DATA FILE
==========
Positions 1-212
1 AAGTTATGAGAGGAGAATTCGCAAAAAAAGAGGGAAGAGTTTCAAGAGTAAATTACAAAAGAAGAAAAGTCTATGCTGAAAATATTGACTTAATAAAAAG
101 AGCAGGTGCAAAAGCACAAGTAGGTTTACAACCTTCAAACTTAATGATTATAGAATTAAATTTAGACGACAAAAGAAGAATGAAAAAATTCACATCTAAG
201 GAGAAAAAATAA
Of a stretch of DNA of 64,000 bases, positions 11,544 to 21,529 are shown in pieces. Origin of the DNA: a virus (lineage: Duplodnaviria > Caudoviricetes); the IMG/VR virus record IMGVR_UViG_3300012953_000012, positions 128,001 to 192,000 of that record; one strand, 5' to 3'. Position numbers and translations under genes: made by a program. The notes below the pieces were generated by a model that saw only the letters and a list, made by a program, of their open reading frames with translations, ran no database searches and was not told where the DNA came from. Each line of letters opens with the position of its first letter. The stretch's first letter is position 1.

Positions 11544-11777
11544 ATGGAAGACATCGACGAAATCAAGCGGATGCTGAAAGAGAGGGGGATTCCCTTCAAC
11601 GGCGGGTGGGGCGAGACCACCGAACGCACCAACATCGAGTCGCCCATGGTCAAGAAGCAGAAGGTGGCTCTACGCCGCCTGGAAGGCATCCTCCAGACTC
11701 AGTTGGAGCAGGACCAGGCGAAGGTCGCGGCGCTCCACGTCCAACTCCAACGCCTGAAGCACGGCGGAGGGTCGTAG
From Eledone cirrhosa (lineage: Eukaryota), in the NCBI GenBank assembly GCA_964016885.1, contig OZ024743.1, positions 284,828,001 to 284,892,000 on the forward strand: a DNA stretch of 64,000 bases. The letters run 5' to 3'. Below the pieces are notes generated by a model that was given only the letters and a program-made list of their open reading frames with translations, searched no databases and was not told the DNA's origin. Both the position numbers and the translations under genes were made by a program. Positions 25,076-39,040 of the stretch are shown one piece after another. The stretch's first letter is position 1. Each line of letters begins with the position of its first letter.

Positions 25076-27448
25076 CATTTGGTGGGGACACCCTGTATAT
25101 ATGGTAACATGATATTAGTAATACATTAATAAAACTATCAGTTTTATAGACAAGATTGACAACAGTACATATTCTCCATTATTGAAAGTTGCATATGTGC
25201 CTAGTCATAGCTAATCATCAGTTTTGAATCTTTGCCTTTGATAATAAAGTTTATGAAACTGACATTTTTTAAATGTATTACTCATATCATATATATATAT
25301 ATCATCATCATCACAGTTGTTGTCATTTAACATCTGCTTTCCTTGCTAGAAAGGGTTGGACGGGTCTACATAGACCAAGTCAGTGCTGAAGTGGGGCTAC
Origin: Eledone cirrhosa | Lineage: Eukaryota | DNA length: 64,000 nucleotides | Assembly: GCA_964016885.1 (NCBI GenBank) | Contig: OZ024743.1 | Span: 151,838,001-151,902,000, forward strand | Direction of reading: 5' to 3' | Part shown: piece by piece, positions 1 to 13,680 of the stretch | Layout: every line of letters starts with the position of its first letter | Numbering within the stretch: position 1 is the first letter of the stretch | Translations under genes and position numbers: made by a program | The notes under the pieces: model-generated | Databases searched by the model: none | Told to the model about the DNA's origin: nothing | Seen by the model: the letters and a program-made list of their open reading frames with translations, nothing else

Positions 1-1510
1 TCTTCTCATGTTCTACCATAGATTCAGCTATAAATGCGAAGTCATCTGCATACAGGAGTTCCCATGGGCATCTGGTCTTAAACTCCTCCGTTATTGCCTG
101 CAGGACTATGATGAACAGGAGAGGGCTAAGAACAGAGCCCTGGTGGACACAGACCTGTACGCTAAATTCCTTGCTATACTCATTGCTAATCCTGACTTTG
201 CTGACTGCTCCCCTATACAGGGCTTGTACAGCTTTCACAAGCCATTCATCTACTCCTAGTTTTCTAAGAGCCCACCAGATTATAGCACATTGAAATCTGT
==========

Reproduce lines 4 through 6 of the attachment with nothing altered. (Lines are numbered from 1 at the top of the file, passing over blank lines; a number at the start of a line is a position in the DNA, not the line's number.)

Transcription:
201 GAGAAAAAATAA
Of a stretch of DNA of 64,000 bases, positions 11,544 to 21,529 are shown in pieces. Origin of the DNA: a virus (lineage: Duplodnaviria > Caudoviricetes); the IMG/VR virus record IMGVR_UViG_3300012953_000012, positions 128,001 to 192,000 of that record; one strand, 5' to 3'. Position numbers and translations under genes: made by a program. The notes below the pieces were generated by a model that saw only the letters and a list, made by a program, of their open reading frames with translations, ran no database searches and was not told where the DNA came from. Each line of letters opens with the position of its first letter. The stretch's first letter is position 1.

Positions 11544-11777